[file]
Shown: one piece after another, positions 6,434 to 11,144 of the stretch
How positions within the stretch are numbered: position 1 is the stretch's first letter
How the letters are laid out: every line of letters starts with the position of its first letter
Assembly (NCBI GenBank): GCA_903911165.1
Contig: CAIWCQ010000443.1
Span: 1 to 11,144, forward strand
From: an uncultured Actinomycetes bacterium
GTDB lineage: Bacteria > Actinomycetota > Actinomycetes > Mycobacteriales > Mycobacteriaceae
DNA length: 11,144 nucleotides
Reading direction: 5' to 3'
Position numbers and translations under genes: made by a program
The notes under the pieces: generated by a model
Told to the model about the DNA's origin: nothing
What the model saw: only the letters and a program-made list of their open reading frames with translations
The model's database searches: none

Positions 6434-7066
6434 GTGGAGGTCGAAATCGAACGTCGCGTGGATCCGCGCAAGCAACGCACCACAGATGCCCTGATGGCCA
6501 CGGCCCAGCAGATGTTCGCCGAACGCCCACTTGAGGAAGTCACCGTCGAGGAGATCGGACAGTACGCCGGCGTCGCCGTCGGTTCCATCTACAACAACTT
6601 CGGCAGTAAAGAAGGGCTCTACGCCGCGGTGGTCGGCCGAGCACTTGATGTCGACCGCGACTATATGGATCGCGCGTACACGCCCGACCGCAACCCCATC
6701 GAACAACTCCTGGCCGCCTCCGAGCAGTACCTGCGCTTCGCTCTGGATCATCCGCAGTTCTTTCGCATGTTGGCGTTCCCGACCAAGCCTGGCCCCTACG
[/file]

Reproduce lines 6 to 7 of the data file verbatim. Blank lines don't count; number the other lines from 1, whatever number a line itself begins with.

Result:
Span: 1 to 11,144, forward strand
From: an uncultured Actinomycetes bacterium